One of the human’s author friends, Veronica Scott, whose book we so delightfully cattified for her a year or so ago (Pretty Kitty of the Nile), has released another Egyptian book and this time had the good sense to put a cat in it! Obviously we had to interview this cat and get the scoop about Warrior of the Nile.
1) So, nameless cat in Warrior of the Nile (whom I’m going to call “Djet” because reasons…and because the author told me it’s your secret cat name as well as the name of an ancient Pharaoh), what do you look like?
I’m a one-eared black tomcat, proudly wearing my battle scars, won in fights up and down the Nile. No sissy harbor cat is going to beat me. I’ve got one green eye and one yellow eye, sharp teeth and claws like knives. No vermin on my ship!
2) How did you and your human lady love, Tiya, meet?
Pharaoh and the goddess Nephthys send her on a journey to a distant province, where she’s supposed to help the goddess kill some person who’s doing black magic. It’s a fancy, human plot. (Yawns, stretches, pulls his claws on the desk chair.) I could have solved it much more efficiently than with all this mumbo jumbo they were insisting on.
3) Why did you hate Khenet so much? Is it his fault you didn’t have more scenes in the story, which clearly should have been about you saving Tiya from that jerky goddess Nephthys?
Exactly, he was always taking Tiya’s attention away from me, getting her to play board games like senet when she could have been petting me. Or drawing pictures of me. Or letting me eat crumbs from her lunch. And he jumps in the Nile to save someone’s life, which made Tiya worry about him because of the crocodiles – he’s just a showoff. Cats are much more subtle and we expend less unnecessary energy. Let the crocodiles have the water. Too bad they didn’t eat him when they had the chance.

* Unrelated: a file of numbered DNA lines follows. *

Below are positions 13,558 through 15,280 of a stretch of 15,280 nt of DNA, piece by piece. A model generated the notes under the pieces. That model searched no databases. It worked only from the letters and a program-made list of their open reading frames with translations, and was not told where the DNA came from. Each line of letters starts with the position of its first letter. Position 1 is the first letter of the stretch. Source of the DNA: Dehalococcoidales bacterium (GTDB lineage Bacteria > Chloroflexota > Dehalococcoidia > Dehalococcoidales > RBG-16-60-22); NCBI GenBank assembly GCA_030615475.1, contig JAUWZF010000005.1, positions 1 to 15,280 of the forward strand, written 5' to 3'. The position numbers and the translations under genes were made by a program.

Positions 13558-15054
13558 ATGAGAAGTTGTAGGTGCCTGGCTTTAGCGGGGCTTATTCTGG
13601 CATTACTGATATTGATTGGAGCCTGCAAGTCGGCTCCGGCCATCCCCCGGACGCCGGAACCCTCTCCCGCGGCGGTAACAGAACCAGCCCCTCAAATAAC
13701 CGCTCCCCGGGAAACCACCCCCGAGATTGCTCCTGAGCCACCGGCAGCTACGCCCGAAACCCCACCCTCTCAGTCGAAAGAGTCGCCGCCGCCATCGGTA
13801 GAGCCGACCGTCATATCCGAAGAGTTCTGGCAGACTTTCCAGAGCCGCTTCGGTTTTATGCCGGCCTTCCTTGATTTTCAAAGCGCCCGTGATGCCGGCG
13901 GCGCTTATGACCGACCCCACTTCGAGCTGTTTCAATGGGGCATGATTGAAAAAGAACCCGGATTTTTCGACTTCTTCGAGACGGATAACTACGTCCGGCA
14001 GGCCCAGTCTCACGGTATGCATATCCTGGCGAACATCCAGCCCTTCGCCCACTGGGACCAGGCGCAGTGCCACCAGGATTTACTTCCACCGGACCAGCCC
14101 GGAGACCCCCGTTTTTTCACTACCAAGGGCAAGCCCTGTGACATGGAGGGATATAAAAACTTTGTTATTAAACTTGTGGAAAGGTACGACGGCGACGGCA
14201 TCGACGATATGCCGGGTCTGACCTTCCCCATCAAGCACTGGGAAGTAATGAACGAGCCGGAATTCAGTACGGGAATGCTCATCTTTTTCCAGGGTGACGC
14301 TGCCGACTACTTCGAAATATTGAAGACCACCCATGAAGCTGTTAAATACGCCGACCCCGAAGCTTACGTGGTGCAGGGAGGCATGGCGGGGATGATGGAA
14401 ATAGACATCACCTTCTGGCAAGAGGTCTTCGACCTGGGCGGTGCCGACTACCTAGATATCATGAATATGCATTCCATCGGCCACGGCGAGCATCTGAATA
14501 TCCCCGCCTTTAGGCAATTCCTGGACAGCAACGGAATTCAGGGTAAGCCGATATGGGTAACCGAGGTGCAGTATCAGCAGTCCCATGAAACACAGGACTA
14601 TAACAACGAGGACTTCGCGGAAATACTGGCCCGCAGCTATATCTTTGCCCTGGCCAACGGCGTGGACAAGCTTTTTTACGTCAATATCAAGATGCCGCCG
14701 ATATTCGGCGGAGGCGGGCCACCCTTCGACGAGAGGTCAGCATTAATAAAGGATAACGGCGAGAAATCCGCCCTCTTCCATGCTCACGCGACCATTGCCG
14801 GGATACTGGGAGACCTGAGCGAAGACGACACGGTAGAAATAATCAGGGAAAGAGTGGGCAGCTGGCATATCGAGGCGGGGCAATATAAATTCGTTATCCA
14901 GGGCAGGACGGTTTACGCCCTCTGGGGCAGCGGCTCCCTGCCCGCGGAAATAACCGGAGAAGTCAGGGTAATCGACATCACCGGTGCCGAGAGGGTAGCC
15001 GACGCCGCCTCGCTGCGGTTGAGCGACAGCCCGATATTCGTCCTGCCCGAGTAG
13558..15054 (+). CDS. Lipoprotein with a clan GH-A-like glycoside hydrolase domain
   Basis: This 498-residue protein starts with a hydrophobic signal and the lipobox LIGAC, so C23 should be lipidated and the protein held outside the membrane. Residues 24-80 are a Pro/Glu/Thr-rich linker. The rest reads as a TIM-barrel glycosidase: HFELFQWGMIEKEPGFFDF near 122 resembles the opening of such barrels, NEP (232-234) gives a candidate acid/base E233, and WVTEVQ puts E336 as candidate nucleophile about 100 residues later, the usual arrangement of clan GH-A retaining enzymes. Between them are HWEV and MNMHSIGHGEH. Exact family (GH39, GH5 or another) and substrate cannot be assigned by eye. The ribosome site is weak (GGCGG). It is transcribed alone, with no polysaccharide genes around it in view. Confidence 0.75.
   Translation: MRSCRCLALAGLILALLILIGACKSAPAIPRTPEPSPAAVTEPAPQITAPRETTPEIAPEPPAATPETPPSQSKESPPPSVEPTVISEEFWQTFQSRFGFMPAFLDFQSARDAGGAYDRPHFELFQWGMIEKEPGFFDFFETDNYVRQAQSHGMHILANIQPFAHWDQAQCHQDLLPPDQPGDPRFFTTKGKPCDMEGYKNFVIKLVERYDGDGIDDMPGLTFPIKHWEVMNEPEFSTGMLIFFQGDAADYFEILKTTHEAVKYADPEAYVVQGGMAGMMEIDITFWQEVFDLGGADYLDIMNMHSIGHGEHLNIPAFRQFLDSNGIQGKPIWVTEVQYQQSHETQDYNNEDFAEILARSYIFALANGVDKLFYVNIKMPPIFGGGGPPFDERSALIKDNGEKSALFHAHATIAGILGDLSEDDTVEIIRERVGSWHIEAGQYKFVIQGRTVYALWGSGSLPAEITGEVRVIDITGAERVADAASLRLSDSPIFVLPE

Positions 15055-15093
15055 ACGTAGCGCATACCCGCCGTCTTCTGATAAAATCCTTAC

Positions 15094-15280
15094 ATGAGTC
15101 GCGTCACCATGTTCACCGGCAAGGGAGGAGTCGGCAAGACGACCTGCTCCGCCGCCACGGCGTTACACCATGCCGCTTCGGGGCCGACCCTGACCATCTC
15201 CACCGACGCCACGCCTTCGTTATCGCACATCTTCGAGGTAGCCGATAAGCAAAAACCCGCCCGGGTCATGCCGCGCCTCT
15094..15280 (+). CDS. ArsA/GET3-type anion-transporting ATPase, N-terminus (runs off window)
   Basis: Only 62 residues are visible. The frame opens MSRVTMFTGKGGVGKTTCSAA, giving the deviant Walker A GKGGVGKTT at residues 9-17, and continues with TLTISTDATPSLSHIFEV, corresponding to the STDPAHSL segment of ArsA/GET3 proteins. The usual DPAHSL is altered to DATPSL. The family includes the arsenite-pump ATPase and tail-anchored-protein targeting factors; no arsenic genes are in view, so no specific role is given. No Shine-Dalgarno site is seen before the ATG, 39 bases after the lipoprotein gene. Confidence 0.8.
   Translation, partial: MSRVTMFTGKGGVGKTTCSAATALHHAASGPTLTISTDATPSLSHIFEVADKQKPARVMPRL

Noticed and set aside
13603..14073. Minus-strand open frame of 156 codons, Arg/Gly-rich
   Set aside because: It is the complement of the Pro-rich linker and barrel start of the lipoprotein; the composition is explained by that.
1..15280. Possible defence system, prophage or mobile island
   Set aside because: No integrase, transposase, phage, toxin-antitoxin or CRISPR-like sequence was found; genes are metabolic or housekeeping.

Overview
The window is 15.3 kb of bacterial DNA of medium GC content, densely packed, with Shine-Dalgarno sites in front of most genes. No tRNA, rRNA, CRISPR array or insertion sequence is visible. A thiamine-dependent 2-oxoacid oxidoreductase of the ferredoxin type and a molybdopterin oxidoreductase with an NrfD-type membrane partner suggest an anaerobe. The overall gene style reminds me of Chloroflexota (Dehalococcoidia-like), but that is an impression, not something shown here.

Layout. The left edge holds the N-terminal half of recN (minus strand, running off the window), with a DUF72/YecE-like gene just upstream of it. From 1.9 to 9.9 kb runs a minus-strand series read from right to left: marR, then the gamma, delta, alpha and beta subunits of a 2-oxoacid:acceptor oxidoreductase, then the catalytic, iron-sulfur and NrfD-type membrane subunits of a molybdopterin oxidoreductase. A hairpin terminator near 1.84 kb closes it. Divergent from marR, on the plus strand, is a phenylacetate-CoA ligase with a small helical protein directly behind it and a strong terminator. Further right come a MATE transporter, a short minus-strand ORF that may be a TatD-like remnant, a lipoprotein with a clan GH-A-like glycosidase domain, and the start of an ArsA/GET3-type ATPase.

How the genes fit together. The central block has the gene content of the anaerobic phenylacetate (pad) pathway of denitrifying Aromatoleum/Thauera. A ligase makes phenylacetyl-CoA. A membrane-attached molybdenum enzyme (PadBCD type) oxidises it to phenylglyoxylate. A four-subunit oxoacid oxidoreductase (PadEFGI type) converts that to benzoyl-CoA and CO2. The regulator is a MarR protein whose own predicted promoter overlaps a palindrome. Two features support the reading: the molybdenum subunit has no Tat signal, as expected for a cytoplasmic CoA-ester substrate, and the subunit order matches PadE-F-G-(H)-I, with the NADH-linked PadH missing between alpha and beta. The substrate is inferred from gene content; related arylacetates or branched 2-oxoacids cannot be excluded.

4) How long did you, Tiya and Khenet spend on that boat cruising down the Nile before they so cruelly trapped you on board and went off on adventures without you?
Tiya had to travel down the Nile on my ship, the River Horse for about ten days. Ten of the best days of one of my nine lives! Except for the sandstorm… We usually carry cargo only, not beautiful ladies who smell good and eat fancy food, so it was a treat to have Tiya as a passenger.
5) What did they feed you while on the ship? What did they eat themselves that they refused to share?
I will say Khenet was a good fisherman. He showed Tiya how to catch Nile perch. (Cleans his whiskers reflectively.) I love fresh fish in the evening. And the morning. And at noon. They ate bread, dates, beans figs – boring human food. Khenet went hunting a few of the evenings so we ate duck, once we had roast gazelle….I definitely begged my share of those dishes. Tiya gave me anything I wanted if I just purred and rubbed her ankles.
6) When Tiya confesses all her troubles to you while you two are trapped together during the sandstorm, what advice do you give her about Khenet? Probably to ditch his butt, right?
I definitely thought she could do better than some grumpy, tattooed, musclebound brother of Pharaoh. She could have stayed on the River Horse with me, for example. I did tell her to watch out for Nephthys though. Sly and tricky, these goddesses. Except for my beautiful deity Bubastis of course.
7) How much do you hate crocodiles? More or less than dogs?
(Arches back, puffs out rather skinny tail, hisses in Egyptian) I’m not afraid of dogs or crocodiles. Let me at them, I’ll teach them a trick or two. But as I said, I don’t care what the overgrown reptiles do in the water.
8) Let’s say you had talked Tiya into ditching Khenet. How would you have miraculously saved the day so she wasn’t sacrificed to the whims of the gods?
I’d have gotten my goddess to intervene, turn Tiya into a cat so we could have spent 8 or 9 lives together, cruising the Nile. And eating fish. She’d have been a very pretty cat – we could have had gorgeous litters of kittens. But alas, it wasn’t meant to be – Khenet took her away and I never saw her again. She did leave the picture of me that she drew for the ship’s captain and he put it up in his cabin.